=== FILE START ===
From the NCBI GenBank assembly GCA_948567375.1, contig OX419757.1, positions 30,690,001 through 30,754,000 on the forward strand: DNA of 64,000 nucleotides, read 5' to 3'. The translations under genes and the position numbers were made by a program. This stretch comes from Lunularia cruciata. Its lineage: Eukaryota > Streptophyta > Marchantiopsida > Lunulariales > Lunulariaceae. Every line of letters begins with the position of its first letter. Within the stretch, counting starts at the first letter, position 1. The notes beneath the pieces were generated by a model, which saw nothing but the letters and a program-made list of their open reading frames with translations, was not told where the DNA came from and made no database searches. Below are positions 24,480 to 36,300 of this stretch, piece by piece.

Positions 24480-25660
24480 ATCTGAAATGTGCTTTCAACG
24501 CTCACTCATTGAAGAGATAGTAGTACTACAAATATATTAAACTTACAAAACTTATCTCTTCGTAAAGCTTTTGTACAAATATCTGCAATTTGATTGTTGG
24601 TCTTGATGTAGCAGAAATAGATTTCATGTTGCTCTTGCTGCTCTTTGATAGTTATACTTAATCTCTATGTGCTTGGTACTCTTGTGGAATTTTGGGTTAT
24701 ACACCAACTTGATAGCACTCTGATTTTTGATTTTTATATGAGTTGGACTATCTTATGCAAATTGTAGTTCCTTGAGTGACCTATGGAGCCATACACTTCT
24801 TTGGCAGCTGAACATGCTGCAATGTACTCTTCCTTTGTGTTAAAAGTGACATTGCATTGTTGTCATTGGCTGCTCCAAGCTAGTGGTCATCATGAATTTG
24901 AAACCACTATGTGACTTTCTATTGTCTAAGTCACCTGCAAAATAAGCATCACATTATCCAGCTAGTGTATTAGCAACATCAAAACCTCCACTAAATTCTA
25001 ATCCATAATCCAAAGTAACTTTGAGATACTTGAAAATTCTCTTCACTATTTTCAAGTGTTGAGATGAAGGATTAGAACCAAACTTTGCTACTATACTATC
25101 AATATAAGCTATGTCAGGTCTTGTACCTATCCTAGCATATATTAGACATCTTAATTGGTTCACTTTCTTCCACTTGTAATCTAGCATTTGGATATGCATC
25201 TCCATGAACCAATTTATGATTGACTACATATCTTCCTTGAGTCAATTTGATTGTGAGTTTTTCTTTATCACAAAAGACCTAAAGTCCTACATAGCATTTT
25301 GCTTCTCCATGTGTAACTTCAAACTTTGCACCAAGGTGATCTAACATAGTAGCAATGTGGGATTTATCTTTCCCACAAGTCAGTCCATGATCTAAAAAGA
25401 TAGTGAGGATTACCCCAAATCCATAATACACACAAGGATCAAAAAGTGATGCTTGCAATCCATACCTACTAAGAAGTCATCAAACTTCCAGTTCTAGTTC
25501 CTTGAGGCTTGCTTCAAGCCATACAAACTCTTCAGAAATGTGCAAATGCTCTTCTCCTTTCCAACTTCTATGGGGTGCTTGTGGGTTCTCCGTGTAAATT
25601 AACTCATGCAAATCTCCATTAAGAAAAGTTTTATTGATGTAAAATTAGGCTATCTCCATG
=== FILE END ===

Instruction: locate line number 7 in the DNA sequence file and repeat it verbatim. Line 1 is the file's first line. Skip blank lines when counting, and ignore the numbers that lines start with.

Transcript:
24801 TTGGCAGCTGAACATGCTGCAATGTACTCTTCCTTTGTGTTAAAAGTGACATTGCATTGTTGTCATTGGCTGCTCCAAGCTAGTGGTCATCATGAATTTG